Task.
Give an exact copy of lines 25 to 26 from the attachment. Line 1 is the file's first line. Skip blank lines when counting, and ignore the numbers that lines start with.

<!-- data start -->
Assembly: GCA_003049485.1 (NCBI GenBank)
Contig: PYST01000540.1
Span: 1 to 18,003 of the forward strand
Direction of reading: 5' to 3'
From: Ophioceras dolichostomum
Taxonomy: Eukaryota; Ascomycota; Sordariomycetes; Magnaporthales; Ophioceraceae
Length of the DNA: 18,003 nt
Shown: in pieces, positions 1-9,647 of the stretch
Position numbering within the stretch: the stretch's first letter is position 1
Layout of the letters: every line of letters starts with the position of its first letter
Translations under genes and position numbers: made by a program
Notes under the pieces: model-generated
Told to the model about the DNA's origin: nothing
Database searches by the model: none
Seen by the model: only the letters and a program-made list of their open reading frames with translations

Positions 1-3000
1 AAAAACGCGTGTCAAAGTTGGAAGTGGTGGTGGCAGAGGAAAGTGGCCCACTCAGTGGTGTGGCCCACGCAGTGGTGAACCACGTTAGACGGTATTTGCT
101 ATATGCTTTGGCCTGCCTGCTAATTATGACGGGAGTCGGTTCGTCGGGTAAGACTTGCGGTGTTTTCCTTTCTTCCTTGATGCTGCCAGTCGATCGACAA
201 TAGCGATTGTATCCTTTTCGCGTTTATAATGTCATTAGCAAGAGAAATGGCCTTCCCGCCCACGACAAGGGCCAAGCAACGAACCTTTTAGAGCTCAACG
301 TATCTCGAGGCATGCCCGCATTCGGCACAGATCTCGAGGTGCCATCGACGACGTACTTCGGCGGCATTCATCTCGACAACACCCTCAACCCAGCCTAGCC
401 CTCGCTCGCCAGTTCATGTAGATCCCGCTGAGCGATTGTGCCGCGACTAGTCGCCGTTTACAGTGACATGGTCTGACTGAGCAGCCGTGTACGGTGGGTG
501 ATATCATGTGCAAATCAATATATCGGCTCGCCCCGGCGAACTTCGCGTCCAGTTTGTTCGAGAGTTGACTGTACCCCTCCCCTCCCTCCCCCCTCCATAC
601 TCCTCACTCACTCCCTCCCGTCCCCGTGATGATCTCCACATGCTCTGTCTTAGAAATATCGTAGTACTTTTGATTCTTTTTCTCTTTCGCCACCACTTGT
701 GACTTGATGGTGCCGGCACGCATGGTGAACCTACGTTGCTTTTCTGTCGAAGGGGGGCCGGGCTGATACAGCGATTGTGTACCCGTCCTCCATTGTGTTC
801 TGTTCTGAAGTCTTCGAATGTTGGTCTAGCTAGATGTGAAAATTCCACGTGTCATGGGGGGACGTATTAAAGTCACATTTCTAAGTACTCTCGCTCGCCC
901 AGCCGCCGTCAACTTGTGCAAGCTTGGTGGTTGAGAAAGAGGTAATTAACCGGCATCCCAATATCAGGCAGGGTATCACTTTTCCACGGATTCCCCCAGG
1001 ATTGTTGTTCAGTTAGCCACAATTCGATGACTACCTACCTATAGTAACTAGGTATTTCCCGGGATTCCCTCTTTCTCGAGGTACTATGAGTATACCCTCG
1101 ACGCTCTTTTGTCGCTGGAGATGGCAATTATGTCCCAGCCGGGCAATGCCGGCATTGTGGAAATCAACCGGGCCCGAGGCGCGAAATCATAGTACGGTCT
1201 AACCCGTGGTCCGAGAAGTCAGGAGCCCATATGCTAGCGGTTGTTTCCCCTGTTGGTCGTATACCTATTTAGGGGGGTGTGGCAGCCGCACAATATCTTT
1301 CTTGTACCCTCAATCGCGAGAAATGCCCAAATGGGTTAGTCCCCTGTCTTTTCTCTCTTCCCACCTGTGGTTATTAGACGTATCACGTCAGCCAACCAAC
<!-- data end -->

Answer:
801 TGTTCTGAAGTCTTCGAATGTTGGTCTAGCTAGATGTGAAAATTCCACGTGTCATGGGGGGACGTATTAAAGTCACATTTCTAAGTACTCTCGCTCGCCC
901 AGCCGCCGTCAACTTGTGCAAGCTTGGTGGTTGAGAAAGAGGTAATTAACCGGCATCCCAATATCAGGCAGGGTATCACTTTTCCACGGATTCCCCCAGG